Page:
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Welcome 2019! Another year, and another chance to move the dial towards financial success. In past articles, we offered ideas for making your financial life easier by using available apps for tracking expenses or budgeting tools. If you’re looking for additional tools, see Stacey’s column below with a cornucopia of ideas to get you organized. Anything we can do to pay attention to what we can control, is key to reaching our goals.
Recently, I received this sketch in an email from Carl Richards, a Certified Financial Planner™ turned Sketch Guy for a weekly column in the New York Times. Carl is adept at taking complex, and often emotional issues around our relationship with money and simplifying them into drawings that make sense. For the new year, I thought I’d share his simple, yet not always easy way to reach financial success. Oftentimes, it’s the simplest of tasks repeated often over a long period of time that can help us achieve our goals. Rinse and Repeat!
Here is “Carl Richards’ Very Unexciting, Four-Step Plan to the Financial Life of Your Dreams!
Step 1: Pay attention to your spending.
Call it budgeting if you want, but I'm essentially talking about paying close attention as you spend money. This could be as simple as keeping an index card in your pocket and writing down every transaction or purposefully reviewing your monthly credit card statement. Whatever your method, just start noticing how you’re spending money.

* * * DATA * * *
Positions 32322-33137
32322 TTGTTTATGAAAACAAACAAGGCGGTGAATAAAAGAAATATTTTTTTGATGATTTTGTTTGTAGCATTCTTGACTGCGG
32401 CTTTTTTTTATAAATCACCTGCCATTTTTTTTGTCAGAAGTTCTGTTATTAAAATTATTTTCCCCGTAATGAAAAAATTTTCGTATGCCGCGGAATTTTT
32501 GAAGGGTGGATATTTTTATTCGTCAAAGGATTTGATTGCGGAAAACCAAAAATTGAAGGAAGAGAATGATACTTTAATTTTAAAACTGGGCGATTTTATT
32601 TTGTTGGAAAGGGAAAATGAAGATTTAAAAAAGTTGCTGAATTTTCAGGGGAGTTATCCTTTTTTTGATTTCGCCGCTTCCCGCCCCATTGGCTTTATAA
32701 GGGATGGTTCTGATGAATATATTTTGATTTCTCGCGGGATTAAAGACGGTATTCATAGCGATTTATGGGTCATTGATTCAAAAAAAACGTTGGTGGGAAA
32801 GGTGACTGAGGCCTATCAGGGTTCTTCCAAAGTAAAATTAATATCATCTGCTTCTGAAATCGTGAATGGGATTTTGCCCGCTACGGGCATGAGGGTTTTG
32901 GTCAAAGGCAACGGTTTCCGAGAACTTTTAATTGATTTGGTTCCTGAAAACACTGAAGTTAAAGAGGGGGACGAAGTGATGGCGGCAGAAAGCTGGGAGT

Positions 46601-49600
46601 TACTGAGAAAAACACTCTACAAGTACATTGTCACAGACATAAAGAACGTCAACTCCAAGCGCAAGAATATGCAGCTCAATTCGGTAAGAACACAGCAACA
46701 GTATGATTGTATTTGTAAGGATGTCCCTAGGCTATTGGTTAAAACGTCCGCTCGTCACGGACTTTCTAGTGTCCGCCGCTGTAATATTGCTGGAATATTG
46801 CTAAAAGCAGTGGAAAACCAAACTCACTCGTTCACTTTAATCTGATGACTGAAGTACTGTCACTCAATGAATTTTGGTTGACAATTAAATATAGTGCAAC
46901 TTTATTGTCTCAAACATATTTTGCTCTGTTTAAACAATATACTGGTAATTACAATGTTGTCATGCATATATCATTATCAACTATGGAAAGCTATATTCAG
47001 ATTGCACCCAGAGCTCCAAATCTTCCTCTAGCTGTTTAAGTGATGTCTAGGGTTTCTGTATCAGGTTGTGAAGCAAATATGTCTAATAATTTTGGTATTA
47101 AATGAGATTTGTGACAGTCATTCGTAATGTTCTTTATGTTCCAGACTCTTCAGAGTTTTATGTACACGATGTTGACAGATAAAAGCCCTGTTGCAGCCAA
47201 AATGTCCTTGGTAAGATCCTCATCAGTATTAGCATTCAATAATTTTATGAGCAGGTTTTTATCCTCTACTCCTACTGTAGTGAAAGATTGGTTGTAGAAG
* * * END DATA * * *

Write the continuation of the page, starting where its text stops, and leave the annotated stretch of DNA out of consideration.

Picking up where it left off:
Step 2: Find wasted money.
The hard part of saving isn't saving itself. The hard part is finding the money to save. Not long ago, I figured out a routine that helped. I printed out my credit card statements and went through each charge. On one statement, a few lines down on the second page, I found a charge for GoGo Internet service. That’s the Internet service available while flying on many airlines. I recall the charge being $39 per month for unlimited access (now it’s $59 per month). After highlighting the charge, I leaned back in my chair, deep in thought. How long had it been since I last got online at 35,000 feet? In a moment of Zen-like clarity, I realized I hadn’t even been on a flight that month. I did the math and discovered it had been more than a year, 13 months to be exact, since I had used this service. For 13 months, I'd been paying for something I wasn’t using. I'd wasted more than $500. It's crazy I let it go on for that long, but I'm glad I found it!
Step 3: Automate savings.
If anything qualifies as exciting, perhaps it's this: I just found $39 a month to start saving. Because I was already spending that money, it wasn’t even going to hurt. All I had to do was log in (not at 35,000 feet) and set up an automatic investment for $39. Don’t get hung up on finding the best investment. That reeks of excitement, and we’re not into that. Just do something boring, like a Vanguard S&P 500 fund, or send the $39 to your kids' 529 account. The important part is automating the behavior.
Step 4: Repeat.
At the risk of making the plan sound fun, what if you decide to turn it into a game? Kind of like a treasure hunt! Every month, pull out your credit card statements and carefully take notice of every charge, look for wasted money, and add it to your automated savings. See how often you can move that number up. See if you can start a streak and raise the amount each month, even if it's just $5 or $10. I know it may sound boring to save $39, then $50, followed by $65, or even $67 (those two bucks matter). But over time, those dollars add up. How high can the number go?”
At Sawston Wealth, we can help you automate your savings for retirement, discuss an easy way to save for college, or if you’re already retired, work with you to develop a sound plan for taking monthly distributions so you won’t outlive the funds you’ve saved. And hey, remember in this game of making and breaking resolutions, it’s not how many times we fall that counts – it’s how many times we get back up and try again!
May 2019 bring you great health, plenty of laughter, and abundant prosperity!